American Federation of Government Employees, Local 1938 (Union) and United States, Department of the Army, Corps of Engineers, Huntington District, Huntington, West Virginia (Agency)
[ v61 p645 ]
61 FLRA No. 126
OF GOVERNMENT EMPLOYEES
DEPARTMENT OF THE ARMY
CORPS OF ENGINEERS
HUNTINGTON, WEST VIRGINIA
August 3, 2006
Before the Authority: Dale Cabaniss, Chairman and Carol Waller Pope, Member
I. Statement of the Case
This matter is before the Authority on exceptions to an award of Arbitrator Stanley H. Sergent filed by the Union under § 7122(a) of the Federal Service Labor-Management Relations Statute (the Statute) and part 2425 of the Authority's Regulations. The Agency filed an opposition to the Union's exceptions.
The matter concerns the Arbitrator's decision to reduce requested attorney fees awarded to the Union under the Back Pay Act. For the reasons that follow, we grant the Union's exception and modify the award consistent with our determinations below.
II. Background and Arbitrator's Award
In the underlying dispute, the Arbitrator determined that "the Agency committed an unjustified personnel action when it denied the grievant's request for travel time because such a denial was contrary to . . . past practice and violated Article VI of the [parties'] Agreement." Award at 3. In so finding, the Arbitrator also determined that Union counsel (counsel), who had represented the grievant, was entitled to attorney fees under the Back Pay Act.
In explaining why attorney fees were appropriate in this matter, the Arbitrator noted that such fees are appropriate under the Back Pay Act where an agency has engaged in an unjustified and unwarranted personnel action that has resulted in a loss of pay, allowances or differentials. Moreover, in finding fees justified here, the Arbitrator found that the fees were incurred for the services of an attorney, a fee request was submitted by the prevailing party, and fees were warranted in the interest of justice. Id. at 7 (citing Naval Air Development Ctr., Dep't of the Navy, 21 FLRA 131 (1986)).
However, the Arbitrator also determined that while fees were warranted, the total amount sought by counsel could not be awarded because not every claim was reasonable. In this regard, the Arbitrator reduced the rate of hourly attorney pay from $225 to $120 by noting that $120 was comparable with the "prevailing market rates" in the area of Huntington/Charleston West Virginia (the location of the hearing) and the Union did not show "that a local attorney could not be retained to handle th[is] case." Id. at 13 (citing Blum v. Stenson, 465 U.S. 886 (1984)). Moreover, the Arbitrator reduced the claimed billable hours by 25%, reduced travel expenses sought by counsel, and reduced compensable travel time. Id. at 14 (citing Silva v. Nat'l Telewire Corp., 2001 D.N.H. 218 (U.S.U.S. Dist. N.H.)); 2001 U.S. Dist. Lexis 20717. Ultimately, the Arbitrator awarded counsel $4,794.45 of the $13,803.90 request. Id. at 16; Verified Statement of Attorney's Fees and Costs at 3.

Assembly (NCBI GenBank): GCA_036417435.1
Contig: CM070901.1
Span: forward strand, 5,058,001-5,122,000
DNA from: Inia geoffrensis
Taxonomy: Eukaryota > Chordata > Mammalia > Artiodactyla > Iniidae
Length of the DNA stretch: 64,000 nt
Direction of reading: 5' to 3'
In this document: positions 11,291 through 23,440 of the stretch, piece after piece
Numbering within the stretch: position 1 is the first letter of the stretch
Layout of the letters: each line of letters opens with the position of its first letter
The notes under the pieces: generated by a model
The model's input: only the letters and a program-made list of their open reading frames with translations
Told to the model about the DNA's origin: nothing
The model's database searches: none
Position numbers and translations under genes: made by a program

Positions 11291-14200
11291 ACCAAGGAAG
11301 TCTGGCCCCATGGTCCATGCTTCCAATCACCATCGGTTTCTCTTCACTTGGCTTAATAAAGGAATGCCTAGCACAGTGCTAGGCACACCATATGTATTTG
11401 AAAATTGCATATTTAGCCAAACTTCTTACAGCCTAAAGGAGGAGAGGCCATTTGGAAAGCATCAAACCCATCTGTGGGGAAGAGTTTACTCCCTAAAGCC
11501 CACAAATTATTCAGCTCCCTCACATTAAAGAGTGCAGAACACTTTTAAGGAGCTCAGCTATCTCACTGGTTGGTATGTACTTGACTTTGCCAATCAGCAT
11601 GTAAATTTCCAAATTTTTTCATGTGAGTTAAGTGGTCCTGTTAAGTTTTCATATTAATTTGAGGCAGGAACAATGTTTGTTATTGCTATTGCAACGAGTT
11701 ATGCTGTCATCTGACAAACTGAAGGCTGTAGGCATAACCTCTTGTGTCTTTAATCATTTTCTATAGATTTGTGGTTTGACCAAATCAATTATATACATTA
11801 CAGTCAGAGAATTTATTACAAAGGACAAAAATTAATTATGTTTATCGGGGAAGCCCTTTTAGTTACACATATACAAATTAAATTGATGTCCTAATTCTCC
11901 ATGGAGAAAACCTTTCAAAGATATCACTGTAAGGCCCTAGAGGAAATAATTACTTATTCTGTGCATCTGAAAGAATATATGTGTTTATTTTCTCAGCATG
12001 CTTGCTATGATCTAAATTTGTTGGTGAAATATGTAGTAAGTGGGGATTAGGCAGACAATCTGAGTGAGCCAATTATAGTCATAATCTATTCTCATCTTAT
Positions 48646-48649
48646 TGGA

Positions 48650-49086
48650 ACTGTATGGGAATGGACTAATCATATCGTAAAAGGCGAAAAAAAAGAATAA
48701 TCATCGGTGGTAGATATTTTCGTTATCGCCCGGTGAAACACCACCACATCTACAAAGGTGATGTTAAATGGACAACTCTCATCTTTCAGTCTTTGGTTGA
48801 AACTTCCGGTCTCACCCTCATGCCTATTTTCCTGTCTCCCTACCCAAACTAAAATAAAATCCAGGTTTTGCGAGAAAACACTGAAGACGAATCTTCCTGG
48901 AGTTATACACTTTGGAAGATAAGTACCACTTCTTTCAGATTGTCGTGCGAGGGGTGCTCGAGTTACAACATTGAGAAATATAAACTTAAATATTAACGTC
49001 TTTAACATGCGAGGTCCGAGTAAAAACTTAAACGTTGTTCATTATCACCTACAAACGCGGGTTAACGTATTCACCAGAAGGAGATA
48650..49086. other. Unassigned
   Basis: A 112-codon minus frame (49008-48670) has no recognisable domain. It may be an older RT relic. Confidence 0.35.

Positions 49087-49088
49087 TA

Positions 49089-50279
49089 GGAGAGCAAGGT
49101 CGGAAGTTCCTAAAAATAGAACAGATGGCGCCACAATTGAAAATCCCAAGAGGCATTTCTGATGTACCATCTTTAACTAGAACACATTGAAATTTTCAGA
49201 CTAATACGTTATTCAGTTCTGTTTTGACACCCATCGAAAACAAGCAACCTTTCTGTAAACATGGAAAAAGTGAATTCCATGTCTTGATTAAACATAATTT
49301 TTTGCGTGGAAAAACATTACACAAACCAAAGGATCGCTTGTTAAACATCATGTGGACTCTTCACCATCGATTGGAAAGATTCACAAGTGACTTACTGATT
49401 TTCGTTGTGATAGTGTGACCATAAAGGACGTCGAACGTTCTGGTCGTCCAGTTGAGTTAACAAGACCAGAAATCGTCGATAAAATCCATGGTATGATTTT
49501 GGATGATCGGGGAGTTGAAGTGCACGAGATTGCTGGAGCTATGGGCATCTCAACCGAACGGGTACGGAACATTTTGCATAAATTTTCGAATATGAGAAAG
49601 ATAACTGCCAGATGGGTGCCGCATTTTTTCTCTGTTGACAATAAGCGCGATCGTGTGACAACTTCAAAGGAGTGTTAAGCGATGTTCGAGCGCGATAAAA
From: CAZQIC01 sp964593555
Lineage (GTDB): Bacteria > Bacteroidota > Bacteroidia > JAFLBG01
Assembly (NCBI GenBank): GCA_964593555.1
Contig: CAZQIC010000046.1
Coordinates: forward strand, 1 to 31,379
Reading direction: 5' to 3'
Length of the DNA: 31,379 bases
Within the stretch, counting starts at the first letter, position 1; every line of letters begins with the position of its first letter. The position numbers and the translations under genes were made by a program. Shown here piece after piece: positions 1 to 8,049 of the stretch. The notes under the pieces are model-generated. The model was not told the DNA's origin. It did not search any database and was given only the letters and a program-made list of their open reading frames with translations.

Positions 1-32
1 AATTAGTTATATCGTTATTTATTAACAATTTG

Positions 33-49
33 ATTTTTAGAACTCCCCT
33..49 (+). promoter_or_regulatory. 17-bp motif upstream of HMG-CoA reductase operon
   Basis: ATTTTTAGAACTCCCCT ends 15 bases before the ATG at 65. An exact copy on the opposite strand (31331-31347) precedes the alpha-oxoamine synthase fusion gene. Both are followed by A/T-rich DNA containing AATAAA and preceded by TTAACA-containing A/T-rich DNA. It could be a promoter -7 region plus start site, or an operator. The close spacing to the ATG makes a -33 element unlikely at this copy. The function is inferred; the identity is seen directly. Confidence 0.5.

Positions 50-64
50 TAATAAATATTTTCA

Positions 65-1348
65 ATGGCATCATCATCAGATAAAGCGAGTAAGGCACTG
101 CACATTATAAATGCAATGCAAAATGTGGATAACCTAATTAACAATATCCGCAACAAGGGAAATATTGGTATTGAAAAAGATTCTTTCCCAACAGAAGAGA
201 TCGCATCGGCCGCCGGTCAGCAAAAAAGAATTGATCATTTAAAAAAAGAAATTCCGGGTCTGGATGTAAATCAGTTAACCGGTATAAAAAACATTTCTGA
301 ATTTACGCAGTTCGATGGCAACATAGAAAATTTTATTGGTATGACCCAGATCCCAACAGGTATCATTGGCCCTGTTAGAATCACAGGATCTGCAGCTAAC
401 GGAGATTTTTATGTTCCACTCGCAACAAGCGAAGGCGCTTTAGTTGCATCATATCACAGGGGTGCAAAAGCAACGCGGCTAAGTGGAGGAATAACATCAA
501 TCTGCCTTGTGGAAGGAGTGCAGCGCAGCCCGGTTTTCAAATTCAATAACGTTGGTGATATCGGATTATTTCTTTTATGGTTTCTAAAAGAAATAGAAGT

III. Positions of the Parties
A. Union's Exception
The Union argues only that the Arbitrator erred in determining that the "prevailing market rates" should be based on the rates for Huntington/Charleston West Virginia and not Washington D.C. where counsel practices. Exceptions at 2, 7 (citing United States Dep't of the Army, Corpus Christi Army Depot, Corpus Christi, Tex., 58 FLRA 87, 91 (2002) (Corpus Christi)). It contends that it does not need to show that no local attorney was available in order to receive a D.C. prevailing rate. Moreover, it argues that under the Laffey matrix, counsel is entitled to a per hour payment of $225 for all work completed prior to June of 2005 and for $290 for work completed thereafter. Exceptions at 5 (citing Laffey v. Northwest Airlines, 572 F. Supp. 354 (D.D.C. 1983)); see also, Exceptions, attachment 2, Counsel's Affidavit at 2.
B. Agency's Opposition
The Agency argues that the Authority should "sustain the Arbitrator's award of attorney fees and costs in this case, and affirm that the maximum reasonable amount of attorney fees . . . is $4,794.45." Opposition at 5. In this respect, it contends that the Union is only entitled to receive, as found by the Arbitrator, the prevailing hourly rate of attorneys practicing in the Charleston/Huntington area of West Virginia, especially where the Union has also failed to show it could not have hired local counsel. Id. at 2 (citing Blum; [ v61 p646 ] United States Dep't of Defense, Defense Distribution Region East, New Cumberland, Pa., 51 FLRA 155 (1995) (DOD)). Additionally, the Agency argues that while the Arbitrator was correct in determining that the prevailing market rate is Huntington/Charleston, the Arbitrator's determination of a $120 per hour fee is too high for that market. [n1]
IV. Analysis and Conclusions
A. Standard of Review
When a party's exception challenges an arbitration award's consistency with law, rule, or regulation, the Authority reviews the questions of law raised in the exception and the arbitrator's award de novo. See NFFE, Local 1437, 53 FLRA 1703, 1709 (1998). When applying a de novo standard of review, the Authority assesses whether an arbitrator's legal conclusions are consistent with the applicable standard of law, based on the underlying factual findings. Id. at 1710. In making that assessment, the Authority defers to the arbitrator's factual findings. See NTEU, Chapter 50, 54 FLRA 250, 253 (1998).